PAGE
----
The Essential Guide to Christmas Dinner – The Meats

The main player, the focus of attention and, being honest, the integral part of the Christmas sandwich, it’s the meats. Everyone has their favourites, some will veer towards beef, others goose, yet if careful but simple attention is adhered to by following my guide, turkey can be a beautifully fragrant and delicious bird. If you haven’t already, it’s well worth soaking up the juices of my General Tips for Christmas dinner which is available here. For now, I’m giving you a complete lowdown on everything you need to know about the meats at Christmas with a focus on turkey, it’s stuffing and my favourite, a beautiful glazed ham.

The Turkey

The bird is the big one. The biggest problem with roasting any bird is that the legs take longer to cook that the breast meat. For turkey this is quite apparent when the breast dries out quickly and becomes everyone’s main gripe when talking about this meat.

My main advice for turkey involves some simple butchery. If the legs take longer to cook than the breast meat then it makes logical sense to remove the legs from the bird. It’s not as difficult as it seems but if you are unsure ask your butcher for a turkey crown with boneless legs.

What I like to do is stuff the leg meat, roll it, making a ballotine and serve it alongside the white breast meat. Ballotines are small rolls or rounds of meat enclosing a stuffing. Take a sheet of aluminum foil, put a tsp. of oil on it, place the deboned leg skin down, season with salt and pepper, and place some stuffing along the length of the leg. Roll the leg, wrapping it in the aluminum foil, twisting the ends to create a tightly rolled tube. This can even be done on Christmas Eve and left in the fridge ready for roasting. When ready to cook, preheat the oven to 180°C Fan, 400°F, Gas Mark 6. The ballotines will take about 1 hour to 1 hour 15 minutes. After this time, remove the foil, return the ballotines to the tray and put back into the oven to brown the skin; about 15 minutes. By removing the legs from your turkey you’ve reduced the cooking time of the crown. If you are still unsure don’t worry, you can still cook your turkey with the legs on and use the following advice to prevent a dry turkey breast. This advice should be followed even if you have removed the legs and are roasting a crown:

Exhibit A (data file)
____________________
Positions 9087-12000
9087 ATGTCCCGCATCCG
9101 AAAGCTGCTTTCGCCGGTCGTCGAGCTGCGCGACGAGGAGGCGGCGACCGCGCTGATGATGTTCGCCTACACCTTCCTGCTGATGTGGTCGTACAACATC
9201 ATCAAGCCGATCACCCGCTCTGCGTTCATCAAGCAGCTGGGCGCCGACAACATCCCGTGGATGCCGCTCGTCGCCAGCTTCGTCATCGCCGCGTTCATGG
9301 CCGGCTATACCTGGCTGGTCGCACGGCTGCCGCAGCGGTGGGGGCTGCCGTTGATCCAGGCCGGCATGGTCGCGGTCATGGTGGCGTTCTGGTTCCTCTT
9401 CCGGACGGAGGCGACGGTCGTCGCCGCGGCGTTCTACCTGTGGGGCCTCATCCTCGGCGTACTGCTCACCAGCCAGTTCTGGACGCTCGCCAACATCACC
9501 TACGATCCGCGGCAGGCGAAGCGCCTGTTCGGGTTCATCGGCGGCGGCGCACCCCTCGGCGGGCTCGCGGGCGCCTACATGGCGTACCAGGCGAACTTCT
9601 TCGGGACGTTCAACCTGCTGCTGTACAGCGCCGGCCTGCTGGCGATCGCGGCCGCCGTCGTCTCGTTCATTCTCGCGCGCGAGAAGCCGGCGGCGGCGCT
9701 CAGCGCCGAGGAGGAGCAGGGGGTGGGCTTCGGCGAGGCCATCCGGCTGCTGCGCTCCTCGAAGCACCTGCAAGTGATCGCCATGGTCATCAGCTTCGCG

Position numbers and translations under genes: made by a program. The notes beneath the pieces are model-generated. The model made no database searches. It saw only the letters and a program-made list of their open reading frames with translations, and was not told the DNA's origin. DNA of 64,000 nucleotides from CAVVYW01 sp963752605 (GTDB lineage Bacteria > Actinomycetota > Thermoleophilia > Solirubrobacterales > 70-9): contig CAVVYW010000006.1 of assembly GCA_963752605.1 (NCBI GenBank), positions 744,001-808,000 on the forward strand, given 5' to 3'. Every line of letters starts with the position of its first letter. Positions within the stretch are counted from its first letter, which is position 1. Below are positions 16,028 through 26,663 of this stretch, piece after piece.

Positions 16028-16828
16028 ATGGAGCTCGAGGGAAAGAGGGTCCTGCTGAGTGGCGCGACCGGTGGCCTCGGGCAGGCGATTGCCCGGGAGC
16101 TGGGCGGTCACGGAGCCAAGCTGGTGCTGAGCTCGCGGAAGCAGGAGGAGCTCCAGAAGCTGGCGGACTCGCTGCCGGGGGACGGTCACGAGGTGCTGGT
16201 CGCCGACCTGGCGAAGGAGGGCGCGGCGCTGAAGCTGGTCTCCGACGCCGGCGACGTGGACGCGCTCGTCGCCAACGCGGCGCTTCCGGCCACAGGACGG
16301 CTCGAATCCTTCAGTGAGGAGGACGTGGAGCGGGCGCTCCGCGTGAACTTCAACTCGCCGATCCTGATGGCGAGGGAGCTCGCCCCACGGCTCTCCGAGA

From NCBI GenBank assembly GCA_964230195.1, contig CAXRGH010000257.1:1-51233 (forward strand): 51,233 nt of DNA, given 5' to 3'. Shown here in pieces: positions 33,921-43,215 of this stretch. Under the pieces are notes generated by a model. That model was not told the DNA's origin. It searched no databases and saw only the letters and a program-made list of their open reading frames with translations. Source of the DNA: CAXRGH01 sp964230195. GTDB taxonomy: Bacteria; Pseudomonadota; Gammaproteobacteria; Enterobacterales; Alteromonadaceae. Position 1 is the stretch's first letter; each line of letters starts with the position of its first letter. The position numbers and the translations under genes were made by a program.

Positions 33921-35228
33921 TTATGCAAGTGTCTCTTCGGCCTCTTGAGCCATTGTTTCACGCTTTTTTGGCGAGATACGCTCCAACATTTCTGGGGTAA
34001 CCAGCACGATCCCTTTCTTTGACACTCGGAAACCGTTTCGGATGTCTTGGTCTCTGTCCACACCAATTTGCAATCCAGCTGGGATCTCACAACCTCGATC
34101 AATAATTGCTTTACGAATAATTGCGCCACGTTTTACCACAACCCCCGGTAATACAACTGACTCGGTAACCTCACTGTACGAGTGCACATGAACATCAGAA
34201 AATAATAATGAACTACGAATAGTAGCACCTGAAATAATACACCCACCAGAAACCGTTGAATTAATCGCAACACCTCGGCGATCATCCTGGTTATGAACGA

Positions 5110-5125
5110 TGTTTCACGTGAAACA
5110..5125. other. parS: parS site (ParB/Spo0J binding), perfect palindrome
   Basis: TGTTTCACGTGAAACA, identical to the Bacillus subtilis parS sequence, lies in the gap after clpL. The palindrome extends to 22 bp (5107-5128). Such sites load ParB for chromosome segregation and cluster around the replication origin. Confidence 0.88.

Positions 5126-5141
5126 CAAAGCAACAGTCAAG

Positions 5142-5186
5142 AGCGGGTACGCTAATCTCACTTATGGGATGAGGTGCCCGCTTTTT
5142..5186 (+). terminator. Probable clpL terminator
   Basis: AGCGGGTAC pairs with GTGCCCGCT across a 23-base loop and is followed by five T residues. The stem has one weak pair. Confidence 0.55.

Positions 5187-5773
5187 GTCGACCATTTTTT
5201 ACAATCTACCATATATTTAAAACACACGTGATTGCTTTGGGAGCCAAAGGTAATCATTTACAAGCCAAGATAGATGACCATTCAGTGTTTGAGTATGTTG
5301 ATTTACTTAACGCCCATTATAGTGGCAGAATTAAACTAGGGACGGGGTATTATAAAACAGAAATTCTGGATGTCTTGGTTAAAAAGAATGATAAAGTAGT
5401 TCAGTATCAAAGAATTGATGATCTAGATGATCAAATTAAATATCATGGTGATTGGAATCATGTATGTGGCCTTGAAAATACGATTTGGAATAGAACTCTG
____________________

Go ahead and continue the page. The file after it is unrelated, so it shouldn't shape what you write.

• Buy the best you can afford: Everyone has different budgets but aim to buy the best turkey you can afford. A higher welfare bird like free-range or pasture reared will set you back a bit more but if you can afford it, you will see the difference. If the year has been good to you, go to your local butcher and order a good quality turkey. If it’s within your reach a happy turkey more than likely means tastier meat. However, the following rules apply regardless.
  • Butter: Cover the breast with plenty of softened unsalted butter, easily about 100-200g. You won’t consume all this butter as it will melt off but will keep the meat moist as it cooks.
  • Bacon: Everything tastes better with bacon and in this case the meat stays moister with it. After covering the turkey with butter place on slices of streaky bacon. The fat of the bacon along with the butter will act as a baster for the turkey breast. Remember to remove the bacon approximately 30-45 minutes before the end of cooking to help brown the bird. This preparation involving the butter and the bacon can be done on Christmas Eve, keeping it in the fridge (as long as you have space) until cooking on Christmas Day.
  • Christmas Day Preparation: As important as it is to rest your turkey after cooking, it’s also a very good idea to bring it to room temperature before cooking, so take it from the fridge at least 30 minutes before putting it into the oven. Preheat your oven to 180°C Fan, 400°F, Gas Mark 6 and when ready place in your precious cargo.